I've posted the photo I took on hearing this crap but have to ask why is it 'illegal?" The SPT website seems to be about filming rather than taking snaps on a night out.
I've passed my snap on to my old pal Osama.

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http://www.spt.co.uk/business/filming-a ... /faqs.aspx
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Re: Taking Photographs - The Legal Perspective

Postby Mark N » Tue Dec 08, 2009 10:34 pm

On the London Underground, you're not allowed to take photos on station platforms because the flash could temporarily blind the driver of an incoming train, thus a safety risk (albeit small). So possibly the same could apply here too ?
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Re: Taking Photographs - The Legal Perspective

Postby gap74 » Tue Dec 08, 2009 11:58 pm

Illegal? Hogwash, I'd write to SPT and ask them for reference to the legislation under which they claim that.

The whole kit-and-caboodle was the cover story in The Independent last week - contains some handy pointers towards the powers the police actually have:

http://www.independent.co.uk/news/uk/ho ... 34626.html
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Re: Taking Photographs - The Legal Perspective

Postby busdriver » Wed Dec 09, 2009 12:57 pm

[quote="gap74"]Illegal? Hogwash, I'd write to SPT and ask them for reference to the legislation under which they claim that.

I believe its known as "Its ma hoose and A make the rules a'right??" Legislation covered under local byelaws.

See also: http://www.spt.co.uk/business/filming-at-spt-locations/faqs.aspx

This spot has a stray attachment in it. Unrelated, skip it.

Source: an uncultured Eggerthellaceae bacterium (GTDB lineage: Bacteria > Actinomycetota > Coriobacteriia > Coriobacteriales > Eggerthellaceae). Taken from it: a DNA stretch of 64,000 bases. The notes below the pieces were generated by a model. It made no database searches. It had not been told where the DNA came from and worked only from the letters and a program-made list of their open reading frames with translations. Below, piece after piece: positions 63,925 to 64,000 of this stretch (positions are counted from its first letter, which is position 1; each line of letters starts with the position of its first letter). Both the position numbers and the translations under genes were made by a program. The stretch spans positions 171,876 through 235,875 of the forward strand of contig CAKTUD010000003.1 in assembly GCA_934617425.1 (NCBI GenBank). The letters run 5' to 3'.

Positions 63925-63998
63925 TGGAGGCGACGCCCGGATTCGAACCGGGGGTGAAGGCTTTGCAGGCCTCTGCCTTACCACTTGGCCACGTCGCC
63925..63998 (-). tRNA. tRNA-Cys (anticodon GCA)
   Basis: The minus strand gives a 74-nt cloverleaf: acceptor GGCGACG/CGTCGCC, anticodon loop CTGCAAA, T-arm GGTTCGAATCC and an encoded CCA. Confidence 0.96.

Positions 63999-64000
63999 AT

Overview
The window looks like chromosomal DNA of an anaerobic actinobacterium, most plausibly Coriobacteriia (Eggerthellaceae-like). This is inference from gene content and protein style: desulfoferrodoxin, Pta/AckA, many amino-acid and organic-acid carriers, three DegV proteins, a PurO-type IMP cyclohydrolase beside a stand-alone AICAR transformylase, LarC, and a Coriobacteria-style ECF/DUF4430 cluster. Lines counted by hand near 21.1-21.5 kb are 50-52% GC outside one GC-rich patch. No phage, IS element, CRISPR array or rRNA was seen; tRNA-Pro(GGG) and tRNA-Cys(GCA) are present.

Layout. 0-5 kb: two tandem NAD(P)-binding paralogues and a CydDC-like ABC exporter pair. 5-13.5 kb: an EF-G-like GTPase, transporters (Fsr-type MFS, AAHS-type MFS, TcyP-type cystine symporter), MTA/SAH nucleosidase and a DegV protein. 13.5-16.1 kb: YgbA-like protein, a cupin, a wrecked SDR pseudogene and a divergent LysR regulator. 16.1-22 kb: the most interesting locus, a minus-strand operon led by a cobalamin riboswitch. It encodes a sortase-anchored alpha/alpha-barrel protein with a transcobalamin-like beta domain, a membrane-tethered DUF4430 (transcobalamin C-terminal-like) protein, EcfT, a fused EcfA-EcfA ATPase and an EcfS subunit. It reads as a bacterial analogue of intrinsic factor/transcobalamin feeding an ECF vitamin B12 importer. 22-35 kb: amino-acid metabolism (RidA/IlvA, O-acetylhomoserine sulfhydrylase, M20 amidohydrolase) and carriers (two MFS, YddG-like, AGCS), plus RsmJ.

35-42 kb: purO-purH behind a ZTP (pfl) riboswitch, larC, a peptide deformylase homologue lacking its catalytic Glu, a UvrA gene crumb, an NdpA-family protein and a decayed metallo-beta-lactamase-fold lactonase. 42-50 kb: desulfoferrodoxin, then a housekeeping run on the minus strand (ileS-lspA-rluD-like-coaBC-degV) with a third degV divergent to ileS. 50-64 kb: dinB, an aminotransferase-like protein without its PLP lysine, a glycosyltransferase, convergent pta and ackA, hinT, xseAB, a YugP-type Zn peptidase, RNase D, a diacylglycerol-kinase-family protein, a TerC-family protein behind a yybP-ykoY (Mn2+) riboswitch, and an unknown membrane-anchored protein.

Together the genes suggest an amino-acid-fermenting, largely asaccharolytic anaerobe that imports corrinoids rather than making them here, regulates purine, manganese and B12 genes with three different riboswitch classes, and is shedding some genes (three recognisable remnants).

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Re: Taking Photographs - The Legal Perspective

Postby dimairt » Wed Dec 09, 2009 6:59 pm

Thanks for the comments. I can see the safety angle but these girls were taking pictures of each other not incoming trains.
It's my house.. well their site suggests that it's ok as long as you're paying and this afternoon in Buchanan St a Japanese tourist was taking snaps on the platform without comment from on high.
I think was raised on another thread; I'll have a wee look , shall I?

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Re: Taking Photographs - The Legal Perspective

Postby tobester » Wed Dec 09, 2009 9:07 pm

Mark N wrote:On the London Underground, you're not allowed to take photos on station platforms because the flash could temporarily blind the driver of an incoming train, thus a safety risk (albeit small). So possibly the same could apply here too ?


It is the same here too, but then again most of us on here know how to take pictures without using our flashes (i was shouted at enough by old members for doing it ::):)
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Re: Taking Photographs - The Legal Perspective

Postby RutlandGizz » Wed May 05, 2010 7:47 pm

Yeah its a funny old world, I went on the Clockwork Orange for the first time tonight - how cute and diddy is that!

Ahem.

Anyway I'm at the far end of the platform and I think - this would be a nice shot, f/2.8 and cam on the floor so the tiles in the foreground all OOF.... then I think, hmmm.... section 45.... do I need the bother?

It is indeed a sad sad world cos Osama and his mates would (one presumes) just use a phone-cam inconspicuous-like. Well, unless they went to the same training camp as that nutter from Times Square....our one saving grace from the present bunch of nutters is they seem to be pretty crap (excepting the ones who arn't crap, obviously... I'll get my coat)
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Re: Taking Photographs - The Legal Perspective

Postby BenCooper » Thu May 06, 2010 7:44 am

I've never had a problem taking pictures in the Subway - sounds like one station announcer with a bee in his bonnet, really...